“I was a 19th-round guy and a senior sign,” says Shoemaker. “I’ve always had to prove myself and wanted to prove myself. So I wanted to get off to a good start.”

At Bristol, Shoemaker led the Appalachian League in doubles (21), on-base percentage (.426), extra-base hits (30) and ranked second in slugging percentage (.585), third in average (.351) and total bases (120) and fourth in home runs per at-bat with 1 out of every 22.78. He was chosen as a Postseason All-Star in the Appy League in 2009.

In 2010, he spent the entire season at Single-A Kannapolis.

Shoemaker was an MiLB.com Organizational All-Star in 2011 while finishing second in the South Atlantic League in average (.319) and fifth in on-base percentage (.399) and was promoted to High-A Winston-Salem in July.

In 2012, he went 2-for-4 in the Carolina League-Cailfornia League All-Star Game and was Carolina League Postseason All-Star and Orgainzational All-Star.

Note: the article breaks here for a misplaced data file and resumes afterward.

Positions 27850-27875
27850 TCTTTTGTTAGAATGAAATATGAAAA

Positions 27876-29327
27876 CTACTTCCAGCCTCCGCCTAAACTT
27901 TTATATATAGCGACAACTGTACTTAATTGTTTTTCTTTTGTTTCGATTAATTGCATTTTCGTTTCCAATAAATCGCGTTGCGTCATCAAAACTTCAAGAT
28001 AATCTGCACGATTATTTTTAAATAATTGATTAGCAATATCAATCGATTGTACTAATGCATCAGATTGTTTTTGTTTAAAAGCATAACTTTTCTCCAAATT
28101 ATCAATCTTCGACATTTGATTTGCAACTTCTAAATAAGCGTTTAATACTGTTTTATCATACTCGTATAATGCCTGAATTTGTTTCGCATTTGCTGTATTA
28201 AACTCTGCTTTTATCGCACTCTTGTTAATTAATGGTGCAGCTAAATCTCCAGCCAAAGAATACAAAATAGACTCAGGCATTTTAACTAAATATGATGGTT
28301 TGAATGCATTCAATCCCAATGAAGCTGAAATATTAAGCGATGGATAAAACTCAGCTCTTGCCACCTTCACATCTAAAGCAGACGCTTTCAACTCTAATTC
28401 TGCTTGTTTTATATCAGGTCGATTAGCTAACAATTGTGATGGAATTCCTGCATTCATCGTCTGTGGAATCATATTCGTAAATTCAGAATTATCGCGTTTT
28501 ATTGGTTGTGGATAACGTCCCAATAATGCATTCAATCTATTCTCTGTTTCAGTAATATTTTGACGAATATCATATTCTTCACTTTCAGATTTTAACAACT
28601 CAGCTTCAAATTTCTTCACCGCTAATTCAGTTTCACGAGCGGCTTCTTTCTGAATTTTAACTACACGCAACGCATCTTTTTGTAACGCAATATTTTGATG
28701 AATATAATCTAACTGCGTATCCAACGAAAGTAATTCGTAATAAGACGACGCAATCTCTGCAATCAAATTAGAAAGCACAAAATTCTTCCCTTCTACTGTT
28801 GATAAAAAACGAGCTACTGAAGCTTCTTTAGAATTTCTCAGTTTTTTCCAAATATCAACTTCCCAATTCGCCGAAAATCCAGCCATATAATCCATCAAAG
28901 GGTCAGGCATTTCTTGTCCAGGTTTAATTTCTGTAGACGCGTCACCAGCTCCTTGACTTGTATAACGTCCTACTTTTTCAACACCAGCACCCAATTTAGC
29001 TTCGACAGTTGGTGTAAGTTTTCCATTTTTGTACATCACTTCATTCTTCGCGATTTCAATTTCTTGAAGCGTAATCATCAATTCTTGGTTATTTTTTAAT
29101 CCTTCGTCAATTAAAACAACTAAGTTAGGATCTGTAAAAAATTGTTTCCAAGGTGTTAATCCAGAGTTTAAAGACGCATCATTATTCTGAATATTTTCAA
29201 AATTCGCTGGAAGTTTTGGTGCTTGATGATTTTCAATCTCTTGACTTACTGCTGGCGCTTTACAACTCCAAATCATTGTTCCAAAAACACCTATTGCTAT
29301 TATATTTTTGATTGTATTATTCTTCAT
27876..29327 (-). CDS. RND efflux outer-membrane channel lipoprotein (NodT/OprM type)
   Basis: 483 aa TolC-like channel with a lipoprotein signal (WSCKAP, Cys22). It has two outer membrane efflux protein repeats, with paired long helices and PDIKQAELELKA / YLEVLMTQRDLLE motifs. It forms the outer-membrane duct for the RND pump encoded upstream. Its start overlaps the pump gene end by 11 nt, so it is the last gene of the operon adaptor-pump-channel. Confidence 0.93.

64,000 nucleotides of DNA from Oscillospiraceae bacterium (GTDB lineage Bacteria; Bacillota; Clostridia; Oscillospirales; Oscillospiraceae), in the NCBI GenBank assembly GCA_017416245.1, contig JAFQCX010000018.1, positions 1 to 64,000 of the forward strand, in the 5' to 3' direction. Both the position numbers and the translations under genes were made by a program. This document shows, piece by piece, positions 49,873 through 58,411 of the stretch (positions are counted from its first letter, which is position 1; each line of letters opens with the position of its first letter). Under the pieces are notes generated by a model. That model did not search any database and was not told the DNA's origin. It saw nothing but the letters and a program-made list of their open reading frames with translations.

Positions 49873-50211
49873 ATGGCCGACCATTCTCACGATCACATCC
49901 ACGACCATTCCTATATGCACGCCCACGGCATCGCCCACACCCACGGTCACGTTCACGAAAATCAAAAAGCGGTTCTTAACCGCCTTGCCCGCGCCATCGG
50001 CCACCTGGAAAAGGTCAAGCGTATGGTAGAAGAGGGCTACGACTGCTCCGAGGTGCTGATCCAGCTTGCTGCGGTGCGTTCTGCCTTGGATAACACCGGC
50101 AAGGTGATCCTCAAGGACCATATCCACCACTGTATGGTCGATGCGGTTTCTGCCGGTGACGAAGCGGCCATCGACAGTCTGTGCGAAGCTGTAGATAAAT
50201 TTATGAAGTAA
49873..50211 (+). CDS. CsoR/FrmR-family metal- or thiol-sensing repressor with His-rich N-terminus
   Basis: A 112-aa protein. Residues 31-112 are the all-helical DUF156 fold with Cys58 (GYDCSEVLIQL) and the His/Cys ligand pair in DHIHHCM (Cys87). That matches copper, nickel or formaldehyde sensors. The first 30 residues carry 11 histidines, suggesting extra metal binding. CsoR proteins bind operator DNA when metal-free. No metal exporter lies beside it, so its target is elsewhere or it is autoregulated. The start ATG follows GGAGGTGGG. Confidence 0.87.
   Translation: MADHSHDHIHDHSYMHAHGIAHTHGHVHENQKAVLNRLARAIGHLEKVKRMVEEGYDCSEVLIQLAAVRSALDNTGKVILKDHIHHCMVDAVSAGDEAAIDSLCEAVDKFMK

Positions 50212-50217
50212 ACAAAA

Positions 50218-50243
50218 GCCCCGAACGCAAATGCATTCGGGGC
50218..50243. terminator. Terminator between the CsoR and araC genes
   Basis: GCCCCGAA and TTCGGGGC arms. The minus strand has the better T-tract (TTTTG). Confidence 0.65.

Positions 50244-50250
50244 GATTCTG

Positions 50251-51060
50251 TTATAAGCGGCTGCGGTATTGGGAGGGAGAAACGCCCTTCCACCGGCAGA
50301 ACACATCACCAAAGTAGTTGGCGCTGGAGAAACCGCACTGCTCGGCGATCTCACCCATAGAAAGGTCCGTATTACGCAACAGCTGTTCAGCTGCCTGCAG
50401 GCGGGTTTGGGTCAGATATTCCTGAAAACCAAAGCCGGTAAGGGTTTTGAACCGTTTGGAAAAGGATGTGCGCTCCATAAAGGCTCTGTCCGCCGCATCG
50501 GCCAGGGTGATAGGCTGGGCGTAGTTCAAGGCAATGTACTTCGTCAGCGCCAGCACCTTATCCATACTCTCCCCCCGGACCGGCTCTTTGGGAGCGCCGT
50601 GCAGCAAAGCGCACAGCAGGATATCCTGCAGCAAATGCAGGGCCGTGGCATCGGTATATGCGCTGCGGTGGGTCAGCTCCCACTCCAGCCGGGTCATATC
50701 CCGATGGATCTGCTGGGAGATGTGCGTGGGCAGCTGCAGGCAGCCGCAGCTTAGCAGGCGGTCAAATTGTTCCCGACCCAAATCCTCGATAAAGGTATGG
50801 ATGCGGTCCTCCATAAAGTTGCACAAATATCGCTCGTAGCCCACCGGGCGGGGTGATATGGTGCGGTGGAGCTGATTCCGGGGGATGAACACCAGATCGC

The right-handed thrower missed all of 2013 after surgery for a torn labrum in his right shoulder and biceps and was claimed by the Miami Marlins in the Rule 5 Draft in December

“It was more of over-usage tear,” says Shoemaker. “It wasn’t something that drastically happened.”

He spent the entire 2014 season with Double-A Jacksonville and was with Triple-A New Orleans all of 2015.

Shoemaker got into major league spring training games with the Marlins in 2014, 2015 and 2016.

After playing a combined 55 games at Double-A and Triple-A in 2016, the Marlins traded Shoemaker back to the White Sox July. He spent few games at Double-A Birmingham and was released by that organization in August 2016.

Some after that, his independent baseball experience began.

Supporting him along the way are the people at home in Clay County.